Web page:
Resident security options


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  • When you move in, assess your entrance doors. Your most accessible doors are often the most vulnerable. Your entrance door locks should have been changed to include a Grade 1 (top-security) lock, and new keys should have been issued, as with every new resident.
  • Assess the security of your residence, paying special attention to the following:
    • Exterior doors: all should have adequate lighting and Grade 1 deadbolts. Make sure all locks are aligned properly with the door frame and are in good, operable condition. Replace any bulbs that have burnt out in exterior lights immediately.
    • Windows: all should be equipped with quality locking devices to prevent them from being opened from the outside. Make sure these aren’t rusty or difficult to operate.
    • Sliding glass doors: equip them with a locking device, or place a strong metal or wooden bar (like a very thick dowel rod) along the track.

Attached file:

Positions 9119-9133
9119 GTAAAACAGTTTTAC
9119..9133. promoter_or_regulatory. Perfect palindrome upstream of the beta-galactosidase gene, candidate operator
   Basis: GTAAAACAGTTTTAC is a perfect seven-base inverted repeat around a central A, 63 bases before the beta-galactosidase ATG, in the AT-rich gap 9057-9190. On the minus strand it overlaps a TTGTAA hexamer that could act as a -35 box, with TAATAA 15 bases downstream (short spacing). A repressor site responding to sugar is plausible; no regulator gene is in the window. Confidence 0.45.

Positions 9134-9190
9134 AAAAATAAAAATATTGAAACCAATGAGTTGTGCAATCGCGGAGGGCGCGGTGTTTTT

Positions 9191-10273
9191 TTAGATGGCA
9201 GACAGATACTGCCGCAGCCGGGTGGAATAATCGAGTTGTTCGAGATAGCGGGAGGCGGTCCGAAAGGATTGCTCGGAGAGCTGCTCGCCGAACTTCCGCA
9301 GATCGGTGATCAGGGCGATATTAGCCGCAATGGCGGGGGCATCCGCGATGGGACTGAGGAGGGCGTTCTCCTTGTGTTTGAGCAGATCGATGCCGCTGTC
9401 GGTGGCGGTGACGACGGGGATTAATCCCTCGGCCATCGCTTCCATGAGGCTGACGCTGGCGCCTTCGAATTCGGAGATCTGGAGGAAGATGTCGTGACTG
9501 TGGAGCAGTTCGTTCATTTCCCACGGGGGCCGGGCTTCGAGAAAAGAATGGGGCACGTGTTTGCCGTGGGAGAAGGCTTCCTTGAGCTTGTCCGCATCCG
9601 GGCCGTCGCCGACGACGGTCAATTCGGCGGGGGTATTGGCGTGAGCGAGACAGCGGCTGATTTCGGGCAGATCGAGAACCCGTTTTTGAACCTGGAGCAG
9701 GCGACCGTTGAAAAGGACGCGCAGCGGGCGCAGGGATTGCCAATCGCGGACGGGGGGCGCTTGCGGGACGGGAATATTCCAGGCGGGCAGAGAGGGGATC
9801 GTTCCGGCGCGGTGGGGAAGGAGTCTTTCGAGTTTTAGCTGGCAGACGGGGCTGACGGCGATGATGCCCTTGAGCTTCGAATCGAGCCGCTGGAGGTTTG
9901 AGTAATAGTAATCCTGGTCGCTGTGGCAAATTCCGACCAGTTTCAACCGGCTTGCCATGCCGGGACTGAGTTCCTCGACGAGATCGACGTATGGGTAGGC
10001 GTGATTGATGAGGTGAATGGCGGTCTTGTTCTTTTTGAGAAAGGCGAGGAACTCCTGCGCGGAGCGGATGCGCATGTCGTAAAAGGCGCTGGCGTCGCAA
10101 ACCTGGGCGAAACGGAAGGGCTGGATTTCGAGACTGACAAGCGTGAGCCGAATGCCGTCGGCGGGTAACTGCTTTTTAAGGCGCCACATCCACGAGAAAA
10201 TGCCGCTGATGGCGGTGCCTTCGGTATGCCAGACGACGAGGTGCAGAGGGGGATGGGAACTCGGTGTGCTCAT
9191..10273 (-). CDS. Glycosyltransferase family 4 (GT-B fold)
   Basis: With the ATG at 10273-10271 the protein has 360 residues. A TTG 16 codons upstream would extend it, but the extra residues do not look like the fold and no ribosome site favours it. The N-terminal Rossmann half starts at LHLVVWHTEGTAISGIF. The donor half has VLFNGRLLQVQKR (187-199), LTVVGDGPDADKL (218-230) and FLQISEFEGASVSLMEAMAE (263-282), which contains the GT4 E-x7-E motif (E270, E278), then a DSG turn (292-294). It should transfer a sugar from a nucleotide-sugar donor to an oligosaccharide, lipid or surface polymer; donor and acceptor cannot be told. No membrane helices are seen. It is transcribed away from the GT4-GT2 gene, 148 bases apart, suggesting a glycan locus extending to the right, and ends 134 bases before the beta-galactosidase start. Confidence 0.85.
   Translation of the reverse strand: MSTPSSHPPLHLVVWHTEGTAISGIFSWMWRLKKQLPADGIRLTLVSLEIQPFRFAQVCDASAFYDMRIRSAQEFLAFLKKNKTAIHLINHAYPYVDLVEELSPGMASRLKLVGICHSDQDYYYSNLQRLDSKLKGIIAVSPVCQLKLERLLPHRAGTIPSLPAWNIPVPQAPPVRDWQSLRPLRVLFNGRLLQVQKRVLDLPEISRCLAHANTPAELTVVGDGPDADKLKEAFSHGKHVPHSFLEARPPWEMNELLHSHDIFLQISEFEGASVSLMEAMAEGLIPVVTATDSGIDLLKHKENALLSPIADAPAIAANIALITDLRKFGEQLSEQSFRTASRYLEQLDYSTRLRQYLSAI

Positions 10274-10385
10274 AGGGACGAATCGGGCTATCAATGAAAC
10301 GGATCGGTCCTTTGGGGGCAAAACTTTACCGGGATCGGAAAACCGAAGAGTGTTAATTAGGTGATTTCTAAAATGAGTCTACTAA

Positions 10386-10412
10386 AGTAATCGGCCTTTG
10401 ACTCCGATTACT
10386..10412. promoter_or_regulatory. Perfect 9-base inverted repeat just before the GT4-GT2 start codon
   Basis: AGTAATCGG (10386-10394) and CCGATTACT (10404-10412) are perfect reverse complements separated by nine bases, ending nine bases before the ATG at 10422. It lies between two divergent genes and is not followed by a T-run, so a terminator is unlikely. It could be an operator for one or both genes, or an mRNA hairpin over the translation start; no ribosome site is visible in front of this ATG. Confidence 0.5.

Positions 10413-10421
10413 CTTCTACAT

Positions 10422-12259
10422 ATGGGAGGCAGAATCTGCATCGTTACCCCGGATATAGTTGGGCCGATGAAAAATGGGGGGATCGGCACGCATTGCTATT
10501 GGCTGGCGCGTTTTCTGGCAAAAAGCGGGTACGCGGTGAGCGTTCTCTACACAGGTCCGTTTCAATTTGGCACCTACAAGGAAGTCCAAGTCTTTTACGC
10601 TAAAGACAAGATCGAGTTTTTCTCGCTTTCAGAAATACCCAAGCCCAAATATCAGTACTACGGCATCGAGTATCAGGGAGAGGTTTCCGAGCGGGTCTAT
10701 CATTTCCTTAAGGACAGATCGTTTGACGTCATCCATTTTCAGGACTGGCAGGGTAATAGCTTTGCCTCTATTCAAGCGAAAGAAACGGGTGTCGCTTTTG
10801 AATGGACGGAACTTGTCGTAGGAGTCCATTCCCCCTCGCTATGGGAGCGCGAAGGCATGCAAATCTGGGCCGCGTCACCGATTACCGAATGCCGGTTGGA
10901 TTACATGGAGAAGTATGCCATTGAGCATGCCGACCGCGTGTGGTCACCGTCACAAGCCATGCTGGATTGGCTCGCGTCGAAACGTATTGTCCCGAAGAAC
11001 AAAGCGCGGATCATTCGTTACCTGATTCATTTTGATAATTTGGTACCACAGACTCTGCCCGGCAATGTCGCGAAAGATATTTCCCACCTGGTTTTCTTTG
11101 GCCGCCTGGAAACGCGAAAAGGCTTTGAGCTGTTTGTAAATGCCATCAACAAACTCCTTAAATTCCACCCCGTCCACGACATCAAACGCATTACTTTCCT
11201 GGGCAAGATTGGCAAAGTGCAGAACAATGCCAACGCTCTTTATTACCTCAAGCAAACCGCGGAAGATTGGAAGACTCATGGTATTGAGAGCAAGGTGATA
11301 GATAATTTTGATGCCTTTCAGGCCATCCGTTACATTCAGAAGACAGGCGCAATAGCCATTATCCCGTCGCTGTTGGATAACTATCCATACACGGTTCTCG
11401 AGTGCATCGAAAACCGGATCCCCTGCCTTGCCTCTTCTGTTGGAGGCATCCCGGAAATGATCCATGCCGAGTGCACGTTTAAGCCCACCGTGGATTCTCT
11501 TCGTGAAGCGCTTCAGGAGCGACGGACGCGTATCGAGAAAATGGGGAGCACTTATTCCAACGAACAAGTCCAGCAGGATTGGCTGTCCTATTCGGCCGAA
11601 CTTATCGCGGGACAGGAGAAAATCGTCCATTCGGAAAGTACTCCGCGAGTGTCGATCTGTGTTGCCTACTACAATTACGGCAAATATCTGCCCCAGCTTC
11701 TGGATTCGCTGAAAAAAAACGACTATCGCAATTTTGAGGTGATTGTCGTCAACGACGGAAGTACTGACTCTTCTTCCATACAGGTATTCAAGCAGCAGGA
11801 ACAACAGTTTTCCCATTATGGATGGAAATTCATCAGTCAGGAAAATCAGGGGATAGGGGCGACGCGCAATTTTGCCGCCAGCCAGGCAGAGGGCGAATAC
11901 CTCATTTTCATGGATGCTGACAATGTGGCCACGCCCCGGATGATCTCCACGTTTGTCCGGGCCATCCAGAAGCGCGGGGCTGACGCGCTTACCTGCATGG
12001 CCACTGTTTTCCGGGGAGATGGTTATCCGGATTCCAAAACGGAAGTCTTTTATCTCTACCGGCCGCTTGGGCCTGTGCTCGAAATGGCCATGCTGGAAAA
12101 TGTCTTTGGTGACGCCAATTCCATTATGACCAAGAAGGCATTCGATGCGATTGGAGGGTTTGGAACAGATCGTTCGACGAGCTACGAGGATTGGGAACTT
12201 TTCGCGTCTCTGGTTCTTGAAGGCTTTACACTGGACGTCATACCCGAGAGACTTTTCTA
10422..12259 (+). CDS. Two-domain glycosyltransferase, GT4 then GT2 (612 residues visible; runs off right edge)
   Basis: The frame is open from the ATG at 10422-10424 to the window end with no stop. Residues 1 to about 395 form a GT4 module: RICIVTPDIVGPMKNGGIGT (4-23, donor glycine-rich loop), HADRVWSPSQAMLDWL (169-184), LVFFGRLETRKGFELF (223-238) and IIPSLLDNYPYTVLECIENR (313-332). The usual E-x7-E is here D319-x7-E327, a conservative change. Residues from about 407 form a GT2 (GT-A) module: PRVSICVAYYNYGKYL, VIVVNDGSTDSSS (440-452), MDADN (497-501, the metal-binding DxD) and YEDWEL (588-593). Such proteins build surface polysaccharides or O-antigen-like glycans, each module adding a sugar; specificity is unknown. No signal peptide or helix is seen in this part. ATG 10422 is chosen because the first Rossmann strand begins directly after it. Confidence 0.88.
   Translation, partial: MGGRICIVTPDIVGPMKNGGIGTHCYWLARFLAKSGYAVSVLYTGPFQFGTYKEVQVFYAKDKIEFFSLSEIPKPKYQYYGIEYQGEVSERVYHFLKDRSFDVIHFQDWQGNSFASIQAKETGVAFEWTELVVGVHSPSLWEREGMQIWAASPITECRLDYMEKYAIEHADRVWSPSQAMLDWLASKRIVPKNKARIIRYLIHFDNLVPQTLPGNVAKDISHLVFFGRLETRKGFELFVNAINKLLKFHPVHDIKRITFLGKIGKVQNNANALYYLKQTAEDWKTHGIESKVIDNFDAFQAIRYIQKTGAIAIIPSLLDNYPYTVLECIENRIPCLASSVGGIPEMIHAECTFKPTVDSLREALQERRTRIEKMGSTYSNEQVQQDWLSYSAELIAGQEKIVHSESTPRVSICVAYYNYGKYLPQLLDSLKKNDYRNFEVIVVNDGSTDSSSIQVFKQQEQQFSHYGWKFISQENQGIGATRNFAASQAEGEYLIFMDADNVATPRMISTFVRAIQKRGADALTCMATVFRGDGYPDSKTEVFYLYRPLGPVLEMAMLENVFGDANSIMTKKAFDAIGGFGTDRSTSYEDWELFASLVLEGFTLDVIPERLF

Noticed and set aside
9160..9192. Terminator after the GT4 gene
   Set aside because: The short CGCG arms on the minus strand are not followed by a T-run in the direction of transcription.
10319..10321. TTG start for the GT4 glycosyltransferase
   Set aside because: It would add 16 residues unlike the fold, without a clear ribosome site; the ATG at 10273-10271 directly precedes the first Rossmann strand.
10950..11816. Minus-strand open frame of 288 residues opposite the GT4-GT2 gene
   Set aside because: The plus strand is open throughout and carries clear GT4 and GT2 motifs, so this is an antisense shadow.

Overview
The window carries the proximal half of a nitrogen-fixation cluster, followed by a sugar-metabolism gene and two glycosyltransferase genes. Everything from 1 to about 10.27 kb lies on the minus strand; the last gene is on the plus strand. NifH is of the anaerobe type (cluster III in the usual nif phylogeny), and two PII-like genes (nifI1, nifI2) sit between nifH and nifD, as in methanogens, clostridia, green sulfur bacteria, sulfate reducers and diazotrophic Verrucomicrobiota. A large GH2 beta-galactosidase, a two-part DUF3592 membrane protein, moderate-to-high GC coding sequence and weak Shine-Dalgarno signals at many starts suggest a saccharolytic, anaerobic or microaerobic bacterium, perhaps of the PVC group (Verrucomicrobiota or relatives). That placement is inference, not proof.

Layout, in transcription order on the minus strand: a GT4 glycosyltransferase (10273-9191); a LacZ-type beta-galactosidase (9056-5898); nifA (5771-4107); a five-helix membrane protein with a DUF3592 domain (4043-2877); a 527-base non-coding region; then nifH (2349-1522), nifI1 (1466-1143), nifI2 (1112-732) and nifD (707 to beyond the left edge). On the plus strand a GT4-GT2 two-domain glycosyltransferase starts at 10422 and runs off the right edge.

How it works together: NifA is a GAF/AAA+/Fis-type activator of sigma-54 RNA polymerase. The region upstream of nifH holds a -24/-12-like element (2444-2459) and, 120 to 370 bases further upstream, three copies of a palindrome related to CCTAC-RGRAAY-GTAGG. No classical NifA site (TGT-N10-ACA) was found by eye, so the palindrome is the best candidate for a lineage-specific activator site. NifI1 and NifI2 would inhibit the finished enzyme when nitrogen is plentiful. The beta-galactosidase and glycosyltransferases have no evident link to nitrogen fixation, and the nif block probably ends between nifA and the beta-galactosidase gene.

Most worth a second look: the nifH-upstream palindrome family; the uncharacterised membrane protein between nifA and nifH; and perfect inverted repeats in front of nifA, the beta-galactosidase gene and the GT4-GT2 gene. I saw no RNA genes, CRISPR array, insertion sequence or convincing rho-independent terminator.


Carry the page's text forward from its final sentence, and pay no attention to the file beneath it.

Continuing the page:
• Always get renter’s insurance to protect your property.
  • Ask about your landlord or management company’s key control system and their policies for notifying you before they enter your apartment.
  • Make sure you understand how your apartment’s buzzer system works. Before buzzing in a guest, know who you’re admitting into your building.
  • Always make sure lobby doors lock after you enter or exit them.
  • Check for outdoor security lighting. Well-lit areas are usually the safest areas.
  •  Bolt any window air conditioning units to the wall to prevent them from falling or being removed against your will.
  • If you live in a ground floor or garden apartment, installing strong locks on the windows or bars fastened to the masonry are good steps to improve your security.
  • Find out from a local official what your rights are as a tenant. Determine how much responsibility your landlord    has for providing your home with adequate security.
  • Don’t hesitate to talk to your landlord. He or she should be just as interested in your security as you are.  Inquire about equipping the building’s exterior doors with Grade 1 deadbolts.
  • Join or form an Apartment Watch. Like Neighborhood Watches, this is an organized group of tenants who keep a lookout for suspicious activity and report it to the police. Contact your local law enforcement agency for information on how to set one up.